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Are all Chinese people good at math?

爱问 2018-08-29 17:40:29 中国人擅长数学
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There’s an old cliché of a “hard-working Asian student.”

This reputation for hard work is the culmination of China’s long tradition of scholarship, along with intense competition and an overwhelming demand for academic excellence.

Just take a look at how intense China’s National College Entrance Examination is…

Students entering test examination buildings must use fingerprint and iris-matching equipment to verify their identities under the watchful eyes of security guards. Meanwhile, drones hover above and scans for radio signals sent in or out.

The “National Examination” was central to China’s feudal history prior to the nationalist revolution. Traditionally, to succeed in China, a man (women were not allowed) must score highly in the national exam. The best performers would be trained to become local officials working for the government.

The concept of “Sheng Guan Fock Choi” is deeply-rooted in China’s DNA. It means “to be promoted in the ranks of the government and become wealthy”, and it has influenced Chinese culture for millennia. Academic achievement is viewed as an ingredient of a successful and complete life.

Photo: Masterstudies.com

Getting into the best universities is competitive in any country. But it reaches a different dimension in China. The country’s one-child policy (which was only abandoned in January 2016) means that parents are even more intensely focused on ensuring that their only child excels and is part of China’s growing middle class. Education is critical to that objective.

The traditional nature of family throughout much of Asia, whereby children (or in this case, the child) care for their parents in old age, means that parents have a strong self-interest in ensuring that their child does well in school – so that he can later earn enough to support them. Additionally, more so than in many other countries, the college a Chinese student attends has an immediate impact on career and even marriage prospects.

And China’s macroeconomic backdrop is slowly becoming less supportive for young people. The gradual slowing of the Chinese economy has made the job market more challenging. Additionally, the slow but steady shift of the focus of the economy away from manufacturing and towards services means that the definition of a well-paying job is rapidly changing. Moving up the socioeconomic ladder is increasingly challenging in China.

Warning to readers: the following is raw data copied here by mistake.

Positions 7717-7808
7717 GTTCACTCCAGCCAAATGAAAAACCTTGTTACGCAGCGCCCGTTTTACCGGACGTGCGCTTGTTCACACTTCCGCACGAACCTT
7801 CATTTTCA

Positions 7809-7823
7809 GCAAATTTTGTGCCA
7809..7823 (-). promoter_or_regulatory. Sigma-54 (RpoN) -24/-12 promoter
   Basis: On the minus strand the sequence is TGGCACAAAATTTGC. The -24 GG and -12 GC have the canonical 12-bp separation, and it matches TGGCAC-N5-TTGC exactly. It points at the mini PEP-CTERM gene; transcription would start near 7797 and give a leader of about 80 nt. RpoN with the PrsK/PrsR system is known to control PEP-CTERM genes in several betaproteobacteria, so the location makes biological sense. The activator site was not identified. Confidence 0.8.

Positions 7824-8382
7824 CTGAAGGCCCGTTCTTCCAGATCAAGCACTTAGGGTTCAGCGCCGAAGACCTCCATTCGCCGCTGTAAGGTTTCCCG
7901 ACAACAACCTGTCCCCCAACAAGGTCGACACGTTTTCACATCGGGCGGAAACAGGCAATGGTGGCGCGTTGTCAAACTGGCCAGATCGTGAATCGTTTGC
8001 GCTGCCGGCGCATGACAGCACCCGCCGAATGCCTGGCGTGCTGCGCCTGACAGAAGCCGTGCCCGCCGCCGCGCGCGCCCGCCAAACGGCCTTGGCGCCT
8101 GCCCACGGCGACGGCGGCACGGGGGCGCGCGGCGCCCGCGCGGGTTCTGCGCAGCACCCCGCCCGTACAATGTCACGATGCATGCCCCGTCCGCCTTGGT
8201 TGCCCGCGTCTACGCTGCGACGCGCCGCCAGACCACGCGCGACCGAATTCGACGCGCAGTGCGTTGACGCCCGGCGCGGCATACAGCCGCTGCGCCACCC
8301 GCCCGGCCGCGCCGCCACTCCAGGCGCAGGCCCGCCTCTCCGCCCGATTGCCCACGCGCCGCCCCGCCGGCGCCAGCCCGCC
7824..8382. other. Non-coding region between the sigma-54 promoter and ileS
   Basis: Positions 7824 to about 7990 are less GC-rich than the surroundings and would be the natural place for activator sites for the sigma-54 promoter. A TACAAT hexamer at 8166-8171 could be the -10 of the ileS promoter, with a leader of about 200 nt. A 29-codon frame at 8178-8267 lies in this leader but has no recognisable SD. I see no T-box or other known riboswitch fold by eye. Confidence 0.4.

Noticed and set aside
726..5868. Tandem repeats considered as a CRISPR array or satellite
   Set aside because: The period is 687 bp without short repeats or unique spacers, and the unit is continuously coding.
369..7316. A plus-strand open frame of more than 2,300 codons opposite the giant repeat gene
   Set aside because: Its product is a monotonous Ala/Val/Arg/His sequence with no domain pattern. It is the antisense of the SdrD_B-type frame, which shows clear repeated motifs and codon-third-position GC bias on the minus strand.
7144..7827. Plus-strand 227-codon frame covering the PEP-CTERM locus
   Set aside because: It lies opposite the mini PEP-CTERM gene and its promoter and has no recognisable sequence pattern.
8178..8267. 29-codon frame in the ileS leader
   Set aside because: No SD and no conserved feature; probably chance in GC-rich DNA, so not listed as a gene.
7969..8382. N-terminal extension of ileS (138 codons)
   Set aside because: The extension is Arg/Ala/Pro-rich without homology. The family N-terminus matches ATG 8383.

As a result, Chinese families will go to great lengths – and spend much of their wealth – to improve their child’s educational preparation, and thus his chances of a successful (and well-paying) life. Also, people already in the workforce or close to joining it are under heightened pressure to have practical and applicable skills.

The pressure starts in kindergarten. Parents scramble to enrol their children in the best pre-schools, which in turn lead to the best middle and high schools. This has created an educational arms race as parents spend their income on private education to give their children a better shot at the top universities. For example, there are now more private than public kindergartens in China, according to consultants McKinsey & Company.

So Asian societies are notoriously competitive, and China is no different. Parents in Singapore, Japan, South Korea, Hong Kong and China send their children for extra tuition after school. The “fear of falling behind” goes hand-in-hand with the pride of “getting ahead”. The two work together to create a sense that life is a competition.

This was written by Stansberry Churchouse Research, an independent investment research company based in Singapore and Hong Kong that delivers investment insight on Asia and around the world. Click here to sign up to receive the Asia Wealth Investment Daily in your inbox every day, for free.











压力从幼儿园开始。家长们争先恐后地让自己的孩子进入最好的幼儿园,这反过来又会让孩子进入最好的中学和高中。这引发了一场教育军备竞赛,因为家长们把自己的收入花在私立教育上,以便让自己的孩子在顶尖大学获得更好的机会。例如,咨询公司麦肯锡(McKinsey & Company)的数据显示,中国现在的私立幼儿园比公立幼儿园多。